'Anthem' info blowout: Story details, RPG gameplay systems, character reveals, and more
We got a closer look at the first original IP from EA in about a decade.
A lot about Anthem, the upcoming release from Electronic Arts' Bioware, has been shrouded in secrecy. It's easy to see why, since it's been about a decade since EA last released a new IP, and anticipation has been high for the latest outing from the creators of Mass Effect and Dragon Age.
However, as we count down to Anthem's release on Feb. 22, EA has been slowly revealing more and more detail. Thursday, during the Game Awards, the company released a new trailer that highlighted some characters and more details.
Members of the press sat down with Jon Warner, game director at Bioware, and Michael Gamble, the lead producer at Bioware, ahead of the trailer's reveal and learned a lot of all-new information regarding lore, characters, and just overall story. The world in Anthem has never been more clear, yet more mysterious. Here's what we learned.
The story so far
Anthem takes place on a distant planet unlike Earth, where an unknowable force of creation and destruction has its way with the world. This is the titular Anthem and it can wreak havoc on the lives of the world's residents. This can result in cataclysmic events that can literally tear the world and the fabric of reality apart. People are at the mercy of this force that they can't even begin to understand, but luckily, they've learned to manage.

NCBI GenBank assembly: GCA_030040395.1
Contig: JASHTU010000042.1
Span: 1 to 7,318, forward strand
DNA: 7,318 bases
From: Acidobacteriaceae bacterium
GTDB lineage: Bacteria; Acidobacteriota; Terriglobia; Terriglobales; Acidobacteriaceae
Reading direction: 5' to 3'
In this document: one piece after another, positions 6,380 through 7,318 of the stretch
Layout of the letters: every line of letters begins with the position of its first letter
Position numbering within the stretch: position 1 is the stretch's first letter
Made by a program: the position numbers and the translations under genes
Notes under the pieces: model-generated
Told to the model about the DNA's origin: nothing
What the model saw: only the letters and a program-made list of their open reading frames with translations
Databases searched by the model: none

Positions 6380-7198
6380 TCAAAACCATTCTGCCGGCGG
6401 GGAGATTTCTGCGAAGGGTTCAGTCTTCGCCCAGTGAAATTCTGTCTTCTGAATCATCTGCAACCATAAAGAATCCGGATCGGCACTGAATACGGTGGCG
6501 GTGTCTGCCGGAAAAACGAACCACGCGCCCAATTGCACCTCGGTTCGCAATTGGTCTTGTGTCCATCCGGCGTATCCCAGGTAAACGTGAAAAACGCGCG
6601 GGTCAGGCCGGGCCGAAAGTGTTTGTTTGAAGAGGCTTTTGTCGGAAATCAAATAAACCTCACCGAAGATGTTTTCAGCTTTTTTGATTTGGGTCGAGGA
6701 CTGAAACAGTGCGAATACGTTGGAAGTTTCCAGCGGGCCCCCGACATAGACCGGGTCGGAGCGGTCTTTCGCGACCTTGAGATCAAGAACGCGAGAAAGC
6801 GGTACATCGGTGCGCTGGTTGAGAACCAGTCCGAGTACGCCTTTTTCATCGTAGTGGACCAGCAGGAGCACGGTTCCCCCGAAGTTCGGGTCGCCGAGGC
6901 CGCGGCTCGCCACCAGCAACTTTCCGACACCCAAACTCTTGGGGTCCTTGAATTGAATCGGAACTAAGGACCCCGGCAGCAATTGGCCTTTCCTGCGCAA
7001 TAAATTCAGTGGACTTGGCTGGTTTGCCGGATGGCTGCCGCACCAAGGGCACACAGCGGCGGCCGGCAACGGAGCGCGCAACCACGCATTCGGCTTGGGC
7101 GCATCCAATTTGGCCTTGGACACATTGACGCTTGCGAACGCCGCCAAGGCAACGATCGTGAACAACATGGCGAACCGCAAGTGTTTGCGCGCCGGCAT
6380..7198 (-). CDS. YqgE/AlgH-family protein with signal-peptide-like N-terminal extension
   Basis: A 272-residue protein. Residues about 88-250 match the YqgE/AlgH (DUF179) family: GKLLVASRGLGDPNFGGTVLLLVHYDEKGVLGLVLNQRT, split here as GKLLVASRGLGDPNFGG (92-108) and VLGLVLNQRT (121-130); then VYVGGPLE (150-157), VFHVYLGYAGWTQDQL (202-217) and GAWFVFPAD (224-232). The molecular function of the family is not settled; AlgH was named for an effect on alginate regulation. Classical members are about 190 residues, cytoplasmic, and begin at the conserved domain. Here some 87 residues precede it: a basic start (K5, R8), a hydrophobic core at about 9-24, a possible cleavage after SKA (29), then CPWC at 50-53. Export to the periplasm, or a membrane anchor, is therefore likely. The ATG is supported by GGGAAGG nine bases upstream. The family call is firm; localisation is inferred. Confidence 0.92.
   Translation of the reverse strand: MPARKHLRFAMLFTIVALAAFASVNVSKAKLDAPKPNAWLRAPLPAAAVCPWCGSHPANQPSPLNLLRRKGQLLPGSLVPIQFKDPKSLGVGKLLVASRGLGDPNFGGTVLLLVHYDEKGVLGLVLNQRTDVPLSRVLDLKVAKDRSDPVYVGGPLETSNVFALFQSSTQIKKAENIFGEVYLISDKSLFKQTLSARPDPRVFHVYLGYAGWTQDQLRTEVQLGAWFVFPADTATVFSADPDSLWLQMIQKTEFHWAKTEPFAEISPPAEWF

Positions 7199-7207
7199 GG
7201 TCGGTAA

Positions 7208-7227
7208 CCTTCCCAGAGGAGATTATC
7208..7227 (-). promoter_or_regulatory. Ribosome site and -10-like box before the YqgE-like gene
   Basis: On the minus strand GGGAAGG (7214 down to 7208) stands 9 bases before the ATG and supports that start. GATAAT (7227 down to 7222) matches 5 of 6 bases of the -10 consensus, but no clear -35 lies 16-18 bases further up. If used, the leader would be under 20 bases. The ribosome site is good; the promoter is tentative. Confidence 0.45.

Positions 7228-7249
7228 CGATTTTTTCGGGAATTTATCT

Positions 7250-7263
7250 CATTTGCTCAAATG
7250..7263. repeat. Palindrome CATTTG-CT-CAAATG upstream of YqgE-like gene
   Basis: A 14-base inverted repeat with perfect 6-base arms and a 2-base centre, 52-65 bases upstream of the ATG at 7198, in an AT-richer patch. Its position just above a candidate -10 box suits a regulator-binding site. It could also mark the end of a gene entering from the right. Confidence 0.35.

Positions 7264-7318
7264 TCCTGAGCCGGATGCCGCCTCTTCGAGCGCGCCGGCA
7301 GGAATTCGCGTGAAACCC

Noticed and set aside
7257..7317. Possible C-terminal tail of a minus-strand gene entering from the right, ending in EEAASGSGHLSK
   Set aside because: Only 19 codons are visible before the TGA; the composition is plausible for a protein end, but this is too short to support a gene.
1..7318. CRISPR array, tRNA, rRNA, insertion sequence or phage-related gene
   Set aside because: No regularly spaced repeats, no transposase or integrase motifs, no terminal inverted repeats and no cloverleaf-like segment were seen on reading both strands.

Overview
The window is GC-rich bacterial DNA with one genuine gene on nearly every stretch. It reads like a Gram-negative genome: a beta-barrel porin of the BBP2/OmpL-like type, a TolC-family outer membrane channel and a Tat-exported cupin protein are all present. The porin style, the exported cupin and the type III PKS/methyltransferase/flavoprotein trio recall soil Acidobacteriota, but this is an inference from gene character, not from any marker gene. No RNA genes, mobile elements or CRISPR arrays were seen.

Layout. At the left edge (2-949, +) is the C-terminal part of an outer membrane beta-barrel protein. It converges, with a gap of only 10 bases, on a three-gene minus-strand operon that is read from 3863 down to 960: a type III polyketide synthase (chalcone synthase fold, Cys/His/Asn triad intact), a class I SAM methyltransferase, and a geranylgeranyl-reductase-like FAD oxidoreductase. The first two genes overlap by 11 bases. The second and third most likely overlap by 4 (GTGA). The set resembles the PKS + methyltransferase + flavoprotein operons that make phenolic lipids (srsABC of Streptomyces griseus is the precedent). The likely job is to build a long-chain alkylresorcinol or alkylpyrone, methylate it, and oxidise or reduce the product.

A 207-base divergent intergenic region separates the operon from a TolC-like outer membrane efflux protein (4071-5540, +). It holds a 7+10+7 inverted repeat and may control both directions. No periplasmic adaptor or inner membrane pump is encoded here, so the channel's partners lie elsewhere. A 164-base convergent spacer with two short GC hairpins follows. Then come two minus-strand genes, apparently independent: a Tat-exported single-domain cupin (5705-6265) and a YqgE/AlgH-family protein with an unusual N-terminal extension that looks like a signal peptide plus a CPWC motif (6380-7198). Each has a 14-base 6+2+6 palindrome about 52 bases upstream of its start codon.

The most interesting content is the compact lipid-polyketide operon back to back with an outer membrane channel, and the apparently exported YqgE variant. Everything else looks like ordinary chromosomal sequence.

Long ago, the gods of the world abandoned their creation (midway through creating it, mind you) and left behind their tools -- here called artifacts. Over the years, humans have learned to wield the artifacts' power and turn it into, among other things, weapons and other tools for survival. The main weapons in the game are mech-inspired exosuits called "javelins," which give the user a choice of four different classes of abilities (more on this below).
At some point in the past, an event caused a group of rogue adventurers and heroes to come together. Their success initiated the creation of the Freelancers, an organization of warriors and fighters that protect the hubs of human populations.
However, as it happens, the Freelancers split off into separate factions. A group of militaristic northerners broke off and became the Dominion, which has the same goals as the Freelancers but wants to take a more forceful approach. Others became what is known as Sentinels, which are essentially a local police force that uses Anthem technology. After all this in-fighting, the Freelancers aren't what they once were.
Besides fighting forces, humans are based in spread out settlements across the landscape. The one players will get to know the best is called Fort Tarsis and it's fortified by a structure known as The Wall. This will be the player's home base where they can stop in between journeys and pick up missions and story.
Developers described it as "a melting pot," where people from all over come together to settle. Players can also explore the settlement to learn about cultures elsewhere, but developers haven't revealed anything about the lifestyle outside of Fort Tarsis.
Each player embodies a Freelancer, who along with their team, goes up against the Dominion, along with one of its leaders -- the Monitor (he's the hooded person you see in the trailer). His goal is to harness the Anthem to carry out the Dominion's goals, but there's a twist. He believes he has insight into the Anthem and can control it.
Like many villains, he believes he's doing the right thing. Also, like many villains, he thinks he has everything figured out (spoiler: he does not).
Either way, he and the Dominion are after something and you're in its way, so you get the opportunity to try and stop them.
We've got some character reveals
You've seen some of them in the trailers and concept art, but now we've got some names to put to those faces.